log.info('Serving: %s' % context.request.path)
                return handler(controller, environ, context)
            return echo_wrapper

        # Application Wrappers are much like easier WSGI Middleware
        # that get a TurboGears context and return a Response object.

    def on_startup(self):
        log.info('+ Application Running!')

The core parts of the previous example are:

  • plugme function, this is the function used to turn on your extension.

    will be automatically called by tgext.pluggable when the extension is enabled using the pluggable application interface or by the user itself when manually enabling your extension. Inside this method the application configurator object is available and the options the user specified for the extension, but not application configuration as it has not been loaded yet.

  • SetupExtension.__call__, this is a callable that is registered

    by the plugme function for the config_read milestone so that it is executed when the .ini configuration has been loaded and merged with the options declared through the application configurator in config/app_cfg.py.

    Here you can register additional milestones, functions or access and modify the application configurator through the self.configurator object.

  • SetupExtension.on_startup This is a sample hook registered on

    application startup by SetupExtension.__call__ that says hello when the application has started. Have at look at Hooks for a complete list of available hooks.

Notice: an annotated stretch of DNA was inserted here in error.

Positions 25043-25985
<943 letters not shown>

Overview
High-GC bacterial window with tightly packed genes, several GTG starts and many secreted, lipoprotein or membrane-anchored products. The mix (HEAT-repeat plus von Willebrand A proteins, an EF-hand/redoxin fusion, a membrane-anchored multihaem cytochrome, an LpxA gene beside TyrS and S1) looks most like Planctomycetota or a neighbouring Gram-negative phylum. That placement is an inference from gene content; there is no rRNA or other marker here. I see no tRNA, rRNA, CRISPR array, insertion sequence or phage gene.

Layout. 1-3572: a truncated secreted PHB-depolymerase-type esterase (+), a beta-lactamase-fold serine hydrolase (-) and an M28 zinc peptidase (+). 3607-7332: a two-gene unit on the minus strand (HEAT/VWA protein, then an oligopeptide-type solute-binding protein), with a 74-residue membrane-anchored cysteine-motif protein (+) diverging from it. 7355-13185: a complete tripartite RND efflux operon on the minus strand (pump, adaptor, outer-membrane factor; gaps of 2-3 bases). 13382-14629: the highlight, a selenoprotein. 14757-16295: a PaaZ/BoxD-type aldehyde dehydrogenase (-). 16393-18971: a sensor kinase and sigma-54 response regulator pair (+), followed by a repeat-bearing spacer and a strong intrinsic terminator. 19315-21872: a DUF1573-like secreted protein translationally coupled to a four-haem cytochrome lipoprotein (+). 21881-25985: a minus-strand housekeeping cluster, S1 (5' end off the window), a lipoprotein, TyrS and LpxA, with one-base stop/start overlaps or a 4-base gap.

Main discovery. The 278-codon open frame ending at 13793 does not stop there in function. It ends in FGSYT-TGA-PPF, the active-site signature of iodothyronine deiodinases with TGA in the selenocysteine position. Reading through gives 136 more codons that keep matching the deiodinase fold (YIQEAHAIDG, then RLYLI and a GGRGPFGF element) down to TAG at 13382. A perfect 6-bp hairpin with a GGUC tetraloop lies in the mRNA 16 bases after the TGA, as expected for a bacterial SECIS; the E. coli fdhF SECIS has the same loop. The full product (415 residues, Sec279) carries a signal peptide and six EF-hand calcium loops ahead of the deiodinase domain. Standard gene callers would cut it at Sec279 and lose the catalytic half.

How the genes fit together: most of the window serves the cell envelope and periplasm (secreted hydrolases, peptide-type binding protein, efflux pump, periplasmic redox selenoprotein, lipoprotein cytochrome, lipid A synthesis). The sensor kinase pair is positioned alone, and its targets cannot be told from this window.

Extensions with models and controllers

If your extension needs to expose models and controllers you probably want to have a look at Pluggable Applications which are meant to create reusable turbogears applications that can be plugged inside other applications to extend their features.

Pluggable Applications with TurboGears

TurboGears 2.1.4 introduced support for pluggable applications using tgext.pluggable. tgext.pluggable is now the official supported way in TurboGears to create pluggable reusable applications. Currently only SQLAlchemy based applications are supported as pluggable applications.

Official documentation for tgext.pluggable can be found at: http://pypi.python.org/pypi/tgext.pluggable

Supported Features

Pluggable applications can define their own:

  • controllers, which will be automatically mounted when the application is purged.
  • models, which will be available inside and outside of the plugged application.
  • helpers, which can be automatically exposed in h object in application template.
  • bootstrap, which will be executed when setup-app is called.
  • statics, which will be available at their own private path.

Mounting a pluggable application

In your application config/app_cfg.py import plug from tgext.pluggable and call it for each pluggable application you want to enable.

The plugged package must be installed in your environment.

from tgext.pluggable import plug
plug(base_config, 'package_name')

Creating Pluggable Applications

tgext.pluggable provides a quickstart-pluggable command to create a new pluggable applications:

$ gearbox quickstart-pluggable plugtest

The quickstarted application will provide an example on how to use models, helpers, bootstrap, controllers and statics.